Lights, camera and action. Although sounding as simple as “one, two, three,” much work and money goes into maintaining the Theatre Arts Department. From revamping the building to buying costumes, and even shameless self-promotion, when it comes down to it, it’s all about the Benjamin’s. After almost 30 years, it’s no wonder the Performing Arts Building is getting a make over.
Renovation is well needed. As you walk into the current Performing Arts Building you would find an out dated orange carpet, creaky old wood paneling, and dangly, dusty chandeliers that would bring you back to the 1980s. With a Budget of $8 million, the building is getting a completely new look, according to Theatre Arts Manager, Michael Sande.
The money came from a district bond that was issued seven years ago, but has been going through a lot of “red tape” as a result of changing architects, having a big turn-over in school presidents, and priorities within the district, according to Sande. “More than half of the money is simply bringing the building up to code,” said Sande. “A ramp has to be fixed because it’s too steep and we’re putting in a wheel chair lift.”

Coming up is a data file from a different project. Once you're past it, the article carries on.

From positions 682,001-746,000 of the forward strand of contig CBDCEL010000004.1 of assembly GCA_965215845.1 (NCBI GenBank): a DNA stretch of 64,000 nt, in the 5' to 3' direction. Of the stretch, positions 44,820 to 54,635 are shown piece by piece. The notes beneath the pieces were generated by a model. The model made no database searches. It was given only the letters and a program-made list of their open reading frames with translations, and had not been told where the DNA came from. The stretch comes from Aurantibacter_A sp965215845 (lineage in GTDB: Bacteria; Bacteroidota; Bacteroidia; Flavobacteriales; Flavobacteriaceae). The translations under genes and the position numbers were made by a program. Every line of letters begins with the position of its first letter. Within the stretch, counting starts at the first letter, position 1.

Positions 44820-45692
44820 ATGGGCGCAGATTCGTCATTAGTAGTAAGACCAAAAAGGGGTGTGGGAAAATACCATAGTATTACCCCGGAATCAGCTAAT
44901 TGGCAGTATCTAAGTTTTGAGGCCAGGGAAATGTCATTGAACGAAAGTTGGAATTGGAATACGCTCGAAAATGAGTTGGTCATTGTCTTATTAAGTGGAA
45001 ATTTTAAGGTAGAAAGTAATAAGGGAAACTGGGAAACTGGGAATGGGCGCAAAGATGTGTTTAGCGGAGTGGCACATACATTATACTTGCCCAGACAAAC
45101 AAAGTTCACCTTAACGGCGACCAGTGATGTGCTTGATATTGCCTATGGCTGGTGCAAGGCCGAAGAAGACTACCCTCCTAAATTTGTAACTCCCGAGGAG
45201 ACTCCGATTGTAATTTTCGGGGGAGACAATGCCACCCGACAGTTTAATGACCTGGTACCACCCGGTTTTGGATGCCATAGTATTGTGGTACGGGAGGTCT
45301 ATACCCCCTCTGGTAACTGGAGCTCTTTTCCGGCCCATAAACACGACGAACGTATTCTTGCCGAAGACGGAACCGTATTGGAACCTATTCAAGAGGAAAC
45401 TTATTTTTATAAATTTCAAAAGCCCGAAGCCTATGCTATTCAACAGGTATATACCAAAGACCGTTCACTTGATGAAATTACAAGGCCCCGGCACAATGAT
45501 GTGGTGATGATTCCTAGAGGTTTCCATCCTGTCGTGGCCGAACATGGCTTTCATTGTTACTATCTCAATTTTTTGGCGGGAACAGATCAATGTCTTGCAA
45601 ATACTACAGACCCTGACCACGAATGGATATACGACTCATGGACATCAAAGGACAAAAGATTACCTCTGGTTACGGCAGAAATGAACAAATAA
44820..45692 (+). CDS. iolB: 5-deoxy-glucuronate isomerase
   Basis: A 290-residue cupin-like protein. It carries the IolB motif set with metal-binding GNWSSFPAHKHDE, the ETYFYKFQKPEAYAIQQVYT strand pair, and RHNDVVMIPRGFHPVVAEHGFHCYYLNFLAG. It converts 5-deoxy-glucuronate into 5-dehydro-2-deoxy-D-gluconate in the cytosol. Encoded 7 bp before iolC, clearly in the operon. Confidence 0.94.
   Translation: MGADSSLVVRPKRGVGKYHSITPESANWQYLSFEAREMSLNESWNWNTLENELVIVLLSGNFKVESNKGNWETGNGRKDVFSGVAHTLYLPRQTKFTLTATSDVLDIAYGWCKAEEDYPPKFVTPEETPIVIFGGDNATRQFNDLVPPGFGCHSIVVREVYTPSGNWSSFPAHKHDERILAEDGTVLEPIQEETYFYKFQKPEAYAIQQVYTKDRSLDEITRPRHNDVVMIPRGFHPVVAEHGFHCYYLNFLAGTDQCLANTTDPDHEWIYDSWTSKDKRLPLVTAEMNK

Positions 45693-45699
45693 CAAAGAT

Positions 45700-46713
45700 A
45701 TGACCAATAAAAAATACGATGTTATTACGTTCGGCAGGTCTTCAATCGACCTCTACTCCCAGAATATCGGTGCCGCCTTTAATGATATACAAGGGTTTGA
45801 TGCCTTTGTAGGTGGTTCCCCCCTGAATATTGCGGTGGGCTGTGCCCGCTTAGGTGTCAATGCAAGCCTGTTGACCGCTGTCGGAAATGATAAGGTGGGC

The new building will have a state of the art sound system and new seating, while the 80’s lobby will be redone with a box office and a concessions stand, according to Sande.
Renovation on the building will begin in June and will go on for approximately ten months, according to Sande.
“We will still be performing, but just on a smaller scale,” said Sande. “We don’t want to lose our audience so we are trying to get them to stick with us for a year.”
The Theatre Arts Department is known for throwing extravagant performances, but how much money really goes into each production?
The budget includes play royalties, costumes, wigs, lumber, paint, furniture and equipment, according to Sande.
“We have all of these costs that go into [the budget],” said Sande. “We have to estimate how much it will cost and how much we think it will bring in.”
In fact, they are obtaining more subscribers due to pricey ticket sales at other performing centers around Los Angeles, according to Sande. “Our audience has actually grown in the bad economy,” said Sande.
Without advertising it’s hard for just about anyone to promote a single product, let alone a huge production. The Theatre Arts Manager, Michael Sande, works with what he is given. firstname.lastname@example.org